The overwhelming consensus of those present at the convention that that it was the best-run and most productive libertarian gathering that had ever attended; the amount accomplished was tremendous, and the spirit or unity and purpose was greater than anyone had believe possible. Press coverage was excellent; we got two stories in each of the two Denver papers, TV coverage on two stations, and several radio interviews; Dr. Hospers was interviewed in depth by one station only minutes after being nominated, and one of the newspaper stories was picked up by UPI, and sent out on the national wire. Since the convention, both Dr. Hospers and Ms. Nathan have been interview many times, by radio, TV and newspapers.

Break Free from Big Brother is '72 Campaign Theme

After much deliberation, and discussion with LP leaders around the county, national LP has designated the phrase "Break free from Big Brother" as the 1972 Campaign Theme. Starting immediately, all ads and leaflets issued by national LP will carry this phrase, and we strongly urge all other LP organizations to pick it up fo ruse in their own material.

This theme was suggested, the form "Break Free," by D Frank Robinson. Upon consultation with other LP leaders, and with our advertising agency, John Zeigler, Inc. of New York, it was decided to expand on this, to make it clear that it is omnipotent government (and, by implication, the two-party system that supports big government) that we are urging people to break free from -- to seize their own destinies, and live as free men. We think this slogan has tremendous potential appeal, and we hope each and every LP member will do his or her best to make it a "household phrase" between now and November.

AN APOLOGY: Because of the immense amount of work involved in holding the convention, we had to combine the June and July issues of the Newsletter. From now on, we'll be back hon the regular monthly schedule.

Political Perspectives

Things look better now than we had hoped for in our wildest dreams, as recently as four months ago.

We have an outstanding ticket -- a libertarian philosopher whose work has been praised by virtually every sect in the "movement," and who enjoys a great deal of respect in the intellectual community ... plus a charming, articulate woman with extensive contacts in the communications industry.

There are now LP organizations operating in 17 states, with three others on the verge of forming. Our total membership, in the national and state LP organizations, is now just short of 1,000, and growing rapidly; we fully expect to be the largest libertarian organization in the world by Election Day.

We have gained the support virtually every other libertarian organization, publication, and individual of any statue in America -- the only exceptions being Ayn Rand (who has thus far remained aloof), the hard-core revolutionary anarchists (who would be more of a liability than an asset, anyhow), and the pathetic "Voter Boycott" group, whose main guru seems to be a man dismissed by most thinking libertarians as a crank and a charlatan who specializes in neutralizing the efforts of others.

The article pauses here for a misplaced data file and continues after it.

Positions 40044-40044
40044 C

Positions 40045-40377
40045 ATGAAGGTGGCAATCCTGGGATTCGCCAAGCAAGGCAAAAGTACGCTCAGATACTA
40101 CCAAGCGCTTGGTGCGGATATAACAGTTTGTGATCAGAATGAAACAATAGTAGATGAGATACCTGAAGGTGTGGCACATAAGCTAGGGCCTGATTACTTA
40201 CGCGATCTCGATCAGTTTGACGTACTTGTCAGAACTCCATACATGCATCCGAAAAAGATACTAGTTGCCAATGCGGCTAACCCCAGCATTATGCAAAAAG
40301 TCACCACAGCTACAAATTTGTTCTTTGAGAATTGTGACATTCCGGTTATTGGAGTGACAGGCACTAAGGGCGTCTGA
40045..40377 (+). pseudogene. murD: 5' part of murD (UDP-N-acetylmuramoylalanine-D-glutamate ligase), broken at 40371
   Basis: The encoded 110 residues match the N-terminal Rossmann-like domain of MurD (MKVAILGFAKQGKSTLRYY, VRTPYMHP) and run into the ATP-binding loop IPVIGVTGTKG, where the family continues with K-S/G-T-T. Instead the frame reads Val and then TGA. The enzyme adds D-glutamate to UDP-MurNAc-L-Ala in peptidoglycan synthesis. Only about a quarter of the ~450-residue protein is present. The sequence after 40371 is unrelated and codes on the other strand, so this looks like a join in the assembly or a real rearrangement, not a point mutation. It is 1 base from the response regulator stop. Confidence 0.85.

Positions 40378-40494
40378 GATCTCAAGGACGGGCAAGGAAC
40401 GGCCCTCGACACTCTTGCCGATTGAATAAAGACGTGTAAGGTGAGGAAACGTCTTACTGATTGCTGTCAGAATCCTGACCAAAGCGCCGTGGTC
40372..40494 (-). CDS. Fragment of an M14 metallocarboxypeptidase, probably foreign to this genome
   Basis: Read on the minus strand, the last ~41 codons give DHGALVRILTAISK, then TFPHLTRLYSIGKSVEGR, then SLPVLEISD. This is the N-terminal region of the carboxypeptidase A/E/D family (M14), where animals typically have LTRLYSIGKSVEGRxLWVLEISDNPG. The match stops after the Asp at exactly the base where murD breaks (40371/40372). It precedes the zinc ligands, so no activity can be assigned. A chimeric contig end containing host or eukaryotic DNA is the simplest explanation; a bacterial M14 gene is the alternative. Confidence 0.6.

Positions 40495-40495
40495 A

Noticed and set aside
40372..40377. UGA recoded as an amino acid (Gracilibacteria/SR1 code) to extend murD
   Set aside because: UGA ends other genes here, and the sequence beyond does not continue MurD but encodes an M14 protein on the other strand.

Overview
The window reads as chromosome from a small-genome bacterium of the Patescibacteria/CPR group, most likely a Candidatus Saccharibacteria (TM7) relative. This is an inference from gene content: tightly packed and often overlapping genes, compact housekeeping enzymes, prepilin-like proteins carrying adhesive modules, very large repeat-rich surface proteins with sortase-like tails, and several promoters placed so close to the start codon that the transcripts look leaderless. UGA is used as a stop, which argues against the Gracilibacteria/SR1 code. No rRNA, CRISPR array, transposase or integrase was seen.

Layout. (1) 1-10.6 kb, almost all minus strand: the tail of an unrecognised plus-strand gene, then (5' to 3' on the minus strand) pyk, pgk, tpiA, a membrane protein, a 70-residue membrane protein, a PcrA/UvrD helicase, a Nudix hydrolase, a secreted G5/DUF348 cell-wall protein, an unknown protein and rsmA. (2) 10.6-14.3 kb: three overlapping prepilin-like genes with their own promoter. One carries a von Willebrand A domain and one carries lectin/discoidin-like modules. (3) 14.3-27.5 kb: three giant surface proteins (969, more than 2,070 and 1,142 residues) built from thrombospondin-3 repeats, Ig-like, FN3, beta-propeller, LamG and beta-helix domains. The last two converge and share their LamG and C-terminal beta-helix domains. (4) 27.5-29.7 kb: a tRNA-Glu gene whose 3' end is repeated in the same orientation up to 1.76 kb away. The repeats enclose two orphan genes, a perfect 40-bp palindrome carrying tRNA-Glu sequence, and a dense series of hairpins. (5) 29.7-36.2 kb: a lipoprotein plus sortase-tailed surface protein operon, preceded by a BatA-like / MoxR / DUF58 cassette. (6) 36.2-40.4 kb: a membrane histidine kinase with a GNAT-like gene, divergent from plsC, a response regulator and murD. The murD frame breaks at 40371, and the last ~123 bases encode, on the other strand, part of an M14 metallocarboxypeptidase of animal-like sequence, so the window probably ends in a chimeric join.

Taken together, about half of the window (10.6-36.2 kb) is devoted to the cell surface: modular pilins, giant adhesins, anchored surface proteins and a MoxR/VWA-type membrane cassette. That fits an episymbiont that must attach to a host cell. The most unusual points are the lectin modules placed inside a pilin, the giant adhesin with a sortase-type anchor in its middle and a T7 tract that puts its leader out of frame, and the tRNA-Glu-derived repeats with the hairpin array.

In sum, things look good -- very good. Thus, the greatest danger we are face is one of expecting too much in the way of immediate results. If everyone gets tired by mid-August, just because the campaign hasn't ten off fully, we will defeat ourselves; nobody else can do it.

The word problem we face ink "getting off the ground" is raising money. This is why we have asked, elsewhere in this issue, that everyone dig into their pockets as deep as they possibly can, to provide "seed money." This alone won't even begin to provide the revenue we need, but it will make it possible for us to generate that revenue. If we get, say, $2,000 now, we can go ahead with plans for fund-raising ads and mailings ... which will generate the real money in mid-August and September.

In the meantime, we urge that everyone work on three things which don't require much money, but which are vitally important.

First, and most important, begin circulating ballot petitions, to get the Hospers-Nathan ticket on the ballot in your state. Start immediately (or as soon as you legally can, if it's too soon now). Do it even if you haven't a ghost of the a chance of succeeding; it's one of the best ways to get publicity, and to get people to take LP literature.

Second, begin laying plans to reach dissatisfied McGovern Democrats (if McGovern doesn't get the Democratic nomination) and Ashbrook Republicans. The best time to get these people is right after the respective party conventions.

And third, keep working on recruiting new LP members, and building an LP organization in your state (things are ripe for an organizational meeting in several states, such as Arizona, Ohio and Washington). To encourage an extra effort in the membership recruiting department, we make this offer: everyone who brings in one new member (two, in the case of student members) before August 20th will be sent, absolutely free, a handsome and striking poster dramatizing the message of Atlas Shrugged. These posters a 22 inch square, with a graphic design by New Hampshire Temporary Chairman Art Ketchen in royal blue on a white background. (If you want to buy one, they're $1.50, but we'd rather give you one free, for bringing in a member).

The main thing is to keep plugging, spread the word, and don't get discouraged between now and September. And send money.


Enclosed with this Newsletter, all LP members will find a copy of the 1972 Platform, and two buttons -- a "Break Free" and a Hospers-Nathan button. Also enclosed is an Order Form, which you can use to order more of these infinitely desirable items...or any other LP material, for that matter.